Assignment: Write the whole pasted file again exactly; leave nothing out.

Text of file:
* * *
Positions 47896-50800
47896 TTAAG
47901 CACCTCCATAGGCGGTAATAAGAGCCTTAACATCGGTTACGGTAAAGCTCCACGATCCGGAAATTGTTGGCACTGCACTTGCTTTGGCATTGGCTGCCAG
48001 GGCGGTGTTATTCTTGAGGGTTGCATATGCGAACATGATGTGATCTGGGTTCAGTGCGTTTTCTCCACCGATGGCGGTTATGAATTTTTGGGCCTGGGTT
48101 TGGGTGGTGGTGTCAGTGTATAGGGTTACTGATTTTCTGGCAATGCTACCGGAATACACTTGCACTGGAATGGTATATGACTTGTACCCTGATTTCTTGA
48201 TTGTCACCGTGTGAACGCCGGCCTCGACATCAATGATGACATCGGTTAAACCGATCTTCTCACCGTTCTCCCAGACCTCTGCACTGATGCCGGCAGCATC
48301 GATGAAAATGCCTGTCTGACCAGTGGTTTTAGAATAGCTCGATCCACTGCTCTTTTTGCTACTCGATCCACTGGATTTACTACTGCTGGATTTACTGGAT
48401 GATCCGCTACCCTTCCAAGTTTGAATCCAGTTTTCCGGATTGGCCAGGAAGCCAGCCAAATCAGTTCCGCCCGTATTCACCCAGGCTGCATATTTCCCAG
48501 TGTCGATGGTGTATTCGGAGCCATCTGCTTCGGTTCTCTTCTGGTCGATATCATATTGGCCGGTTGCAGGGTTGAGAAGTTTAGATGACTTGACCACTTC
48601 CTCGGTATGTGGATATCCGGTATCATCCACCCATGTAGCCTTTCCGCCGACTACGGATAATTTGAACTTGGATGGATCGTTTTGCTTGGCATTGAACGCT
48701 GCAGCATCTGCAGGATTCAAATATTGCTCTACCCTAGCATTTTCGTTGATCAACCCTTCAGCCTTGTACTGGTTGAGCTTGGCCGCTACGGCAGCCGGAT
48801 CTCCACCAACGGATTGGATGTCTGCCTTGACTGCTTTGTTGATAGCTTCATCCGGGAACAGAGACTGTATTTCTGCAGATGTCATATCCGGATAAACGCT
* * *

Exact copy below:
Positions 47896-50800
47896 TTAAG
47901 CACCTCCATAGGCGGTAATAAGAGCCTTAACATCGGTTACGGTAAAGCTCCACGATCCGGAAATTGTTGGCACTGCACTTGCTTTGGCATTGGCTGCCAG
48001 GGCGGTGTTATTCTTGAGGGTTGCATATGCGAACATGATGTGATCTGGGTTCAGTGCGTTTTCTCCACCGATGGCGGTTATGAATTTTTGGGCCTGGGTT
48101 TGGGTGGTGGTGTCAGTGTATAGGGTTACTGATTTTCTGGCAATGCTACCGGAATACACTTGCACTGGAATGGTATATGACTTGTACCCTGATTTCTTGA
48201 TTGTCACCGTGTGAACGCCGGCCTCGACATCAATGATGACATCGGTTAAACCGATCTTCTCACCGTTCTCCCAGACCTCTGCACTGATGCCGGCAGCATC
48301 GATGAAAATGCCTGTCTGACCAGTGGTTTTAGAATAGCTCGATCCACTGCTCTTTTTGCTACTCGATCCACTGGATTTACTACTGCTGGATTTACTGGAT
48401 GATCCGCTACCCTTCCAAGTTTGAATCCAGTTTTCCGGATTGGCCAGGAAGCCAGCCAAATCAGTTCCGCCCGTATTCACCCAGGCTGCATATTTCCCAG
48501 TGTCGATGGTGTATTCGGAGCCATCTGCTTCGGTTCTCTTCTGGTCGATATCATATTGGCCGGTTGCAGGGTTGAGAAGTTTAGATGACTTGACCACTTC
48601 CTCGGTATGTGGATATCCGGTATCATCCACCCATGTAGCCTTTCCGCCGACTACGGATAATTTGAACTTGGATGGATCGTTTTGCTTGGCATTGAACGCT
48701 GCAGCATCTGCAGGATTCAAATATTGCTCTACCCTAGCATTTTCGTTGATCAACCCTTCAGCCTTGTACTGGTTGAGCTTGGCCGCTACGGCAGCCGGAT
48801 CTCCACCAACGGATTGGATGTCTGCCTTGACTGCTTTGTTGATAGCTTCATCCGGGAACAGAGACTGTATTTCTGCAGATGTCATATCCGGATAAACGCT